Everyone at one time or another has been told, “Don’t cross your eyes, they’ll stay that way,” or “Don’t sit so close to the TV or you will go blind.” But are these adages really true or have they just been said over and over to the point where we believe them? Read on to learn the truth behind these popular eye myths:

MYTH: Reading in dim light will hurt your eyes.

FALSE. Although it may give you a headache, reading in dim light will not damage your eyes. So if you catch your kid reading after bedtime under the covers with a flashlight, his or her eyesight is not in danger.

MYTH: Eating enough carrots will improve your prescription.

FALSE. Carrots contain vitamin A, which is essential for sight, but unfortunately eating bunches of carrots before your eye exam will do nothing to alter your result.

MYTH: People with weak eyes should avoid reading fine print or doing detail work.

FALSE. You cannot “wear out” your eyes by crocheting your new nephew’s baby shoes. This idea comes from the misconception that the eye is a muscle. It acts more like a camera which doesn’t differentiate between taking a picture of a blank wall versus an intricate pattern.

MYTH: Wearing poorly-fitting contact lenses cannot hurt your eyes.

FALSE. Poorly-fitting contact lenses are not only uncomfortable but can be harmful to the cornea of the eye. That’s why it’s important to have your eyes checked every 12-18 months by an ophthalmologist and to find the right lens for you. CooperVision is the only brand to carry all modalities and thereby can fit almost any patient. Try this ‘Find Your Contact Lens’ quiz to get started.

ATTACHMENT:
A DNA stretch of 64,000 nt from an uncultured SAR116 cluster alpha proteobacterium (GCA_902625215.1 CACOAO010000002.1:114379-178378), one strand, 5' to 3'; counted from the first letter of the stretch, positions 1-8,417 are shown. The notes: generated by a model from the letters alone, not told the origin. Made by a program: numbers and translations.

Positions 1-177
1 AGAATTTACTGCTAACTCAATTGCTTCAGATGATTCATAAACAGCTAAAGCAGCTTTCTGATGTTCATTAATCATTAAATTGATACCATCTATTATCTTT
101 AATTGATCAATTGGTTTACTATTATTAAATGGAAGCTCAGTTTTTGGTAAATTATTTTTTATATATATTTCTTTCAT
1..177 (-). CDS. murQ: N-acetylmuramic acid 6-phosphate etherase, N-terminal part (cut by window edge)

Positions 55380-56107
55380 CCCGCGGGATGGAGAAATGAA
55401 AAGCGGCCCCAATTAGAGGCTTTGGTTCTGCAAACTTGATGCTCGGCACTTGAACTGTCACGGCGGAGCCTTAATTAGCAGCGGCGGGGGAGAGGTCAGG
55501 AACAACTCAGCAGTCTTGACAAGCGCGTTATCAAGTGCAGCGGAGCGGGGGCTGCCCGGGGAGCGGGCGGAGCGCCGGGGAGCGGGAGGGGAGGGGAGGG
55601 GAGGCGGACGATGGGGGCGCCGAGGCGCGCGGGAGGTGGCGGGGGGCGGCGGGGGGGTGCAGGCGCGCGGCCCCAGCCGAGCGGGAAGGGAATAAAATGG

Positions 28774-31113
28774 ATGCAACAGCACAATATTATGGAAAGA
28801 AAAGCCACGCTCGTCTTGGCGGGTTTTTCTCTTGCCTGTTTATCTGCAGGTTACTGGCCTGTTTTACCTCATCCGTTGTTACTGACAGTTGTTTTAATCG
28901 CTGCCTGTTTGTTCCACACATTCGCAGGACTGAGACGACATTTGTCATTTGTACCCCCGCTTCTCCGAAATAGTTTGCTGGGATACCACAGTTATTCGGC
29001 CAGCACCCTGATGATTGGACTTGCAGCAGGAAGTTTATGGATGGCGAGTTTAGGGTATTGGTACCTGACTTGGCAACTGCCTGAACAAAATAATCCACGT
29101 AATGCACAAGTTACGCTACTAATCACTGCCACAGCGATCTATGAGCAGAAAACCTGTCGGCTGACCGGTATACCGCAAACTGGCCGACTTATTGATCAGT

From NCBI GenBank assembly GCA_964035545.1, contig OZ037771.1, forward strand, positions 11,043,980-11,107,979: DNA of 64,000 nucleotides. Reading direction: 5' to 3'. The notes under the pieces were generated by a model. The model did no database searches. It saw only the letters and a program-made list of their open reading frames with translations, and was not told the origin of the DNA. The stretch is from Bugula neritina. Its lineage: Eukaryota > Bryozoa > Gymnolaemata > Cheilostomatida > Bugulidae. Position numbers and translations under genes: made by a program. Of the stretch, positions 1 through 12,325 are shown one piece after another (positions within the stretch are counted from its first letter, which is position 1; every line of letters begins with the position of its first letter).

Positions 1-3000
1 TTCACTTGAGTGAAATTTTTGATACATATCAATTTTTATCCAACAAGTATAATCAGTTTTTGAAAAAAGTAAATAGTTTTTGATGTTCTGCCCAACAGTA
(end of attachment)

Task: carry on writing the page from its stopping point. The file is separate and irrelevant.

MYTH: If you cross your eyes, they’ll stay that way.

FALSE. Crossing your eyes for a long time may give you a headache, but no, they won’t stay that way. However, if your child has crossed eyes, he or she will not outgrow them. It is a condition called strabismus and requires treatment.

MYTH: Sitting too close to the TV will damage your eyes.

FALSE: There is no evidence that sitting right in front of the TV can hurt your eyes. But if you see your child sitting very close, it may be a sign of nearsightedness.

So get out your needlepoint, turn down the lights, and prop yourself right in front of the TV. And if someone says something to you, tell them it’s all a myth.

Nothing in this blog post is to be construed as medical advice, nor is it intended to replace the recommendations of a medical professional. For specific questions, please see your eye care practitioner.
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